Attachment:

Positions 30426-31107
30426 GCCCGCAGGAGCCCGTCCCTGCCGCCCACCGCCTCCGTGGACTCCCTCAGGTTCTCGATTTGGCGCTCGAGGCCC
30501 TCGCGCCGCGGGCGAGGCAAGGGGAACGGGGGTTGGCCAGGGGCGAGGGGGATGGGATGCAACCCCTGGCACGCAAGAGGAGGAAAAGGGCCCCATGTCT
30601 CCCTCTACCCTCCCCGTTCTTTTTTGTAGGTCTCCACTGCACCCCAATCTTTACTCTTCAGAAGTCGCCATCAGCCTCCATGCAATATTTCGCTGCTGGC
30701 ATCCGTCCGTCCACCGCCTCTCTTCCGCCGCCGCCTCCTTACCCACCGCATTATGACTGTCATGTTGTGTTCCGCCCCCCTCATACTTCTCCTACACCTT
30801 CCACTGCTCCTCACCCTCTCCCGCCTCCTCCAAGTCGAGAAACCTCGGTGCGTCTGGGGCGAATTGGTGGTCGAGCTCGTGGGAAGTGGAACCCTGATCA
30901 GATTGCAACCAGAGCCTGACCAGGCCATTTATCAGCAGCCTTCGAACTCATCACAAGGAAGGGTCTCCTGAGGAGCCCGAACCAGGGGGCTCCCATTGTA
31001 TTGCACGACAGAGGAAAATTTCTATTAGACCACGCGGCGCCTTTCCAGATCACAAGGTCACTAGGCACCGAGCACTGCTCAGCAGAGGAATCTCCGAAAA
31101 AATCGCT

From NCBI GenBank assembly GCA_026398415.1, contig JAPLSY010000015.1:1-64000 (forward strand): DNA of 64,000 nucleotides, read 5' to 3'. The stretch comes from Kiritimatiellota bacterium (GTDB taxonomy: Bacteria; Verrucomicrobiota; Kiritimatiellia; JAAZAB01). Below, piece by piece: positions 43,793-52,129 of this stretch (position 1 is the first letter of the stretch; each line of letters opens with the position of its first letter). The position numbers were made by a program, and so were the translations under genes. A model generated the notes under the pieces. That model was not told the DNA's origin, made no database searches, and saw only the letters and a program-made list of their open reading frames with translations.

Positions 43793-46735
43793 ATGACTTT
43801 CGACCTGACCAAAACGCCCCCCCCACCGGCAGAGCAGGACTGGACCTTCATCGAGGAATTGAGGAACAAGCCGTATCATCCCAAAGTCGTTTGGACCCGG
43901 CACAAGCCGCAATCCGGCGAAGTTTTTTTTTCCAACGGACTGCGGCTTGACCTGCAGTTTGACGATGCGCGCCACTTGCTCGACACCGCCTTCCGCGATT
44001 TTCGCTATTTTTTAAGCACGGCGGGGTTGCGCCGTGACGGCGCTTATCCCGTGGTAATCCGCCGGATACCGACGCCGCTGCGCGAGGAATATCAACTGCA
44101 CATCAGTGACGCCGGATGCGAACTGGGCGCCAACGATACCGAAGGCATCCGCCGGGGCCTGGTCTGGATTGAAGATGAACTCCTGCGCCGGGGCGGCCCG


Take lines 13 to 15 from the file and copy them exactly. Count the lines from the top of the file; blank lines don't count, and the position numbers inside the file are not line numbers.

43801 CGACCTGACCAAAACGCCCCCCCCACCGGCAGAGCAGGACTGGACCTTCATCGAGGAATTGAGGAACAAGCCGTATCATCCCAAAGTCGTTTGGACCCGG
43901 CACAAGCCGCAATCCGGCGAAGTTTTTTTTTCCAACGGACTGCGGCTTGACCTGCAGTTTGACGATGCGCGCCACTTGCTCGACACCGCCTTCCGCGATT
44001 TTCGCTATTTTTTAAGCACGGCGGGGTTGCGCCGTGACGGCGCTTATCCCGTGGTAATCCGCCGGATACCGACGCCGCTGCGCGAGGAATATCAACTGCA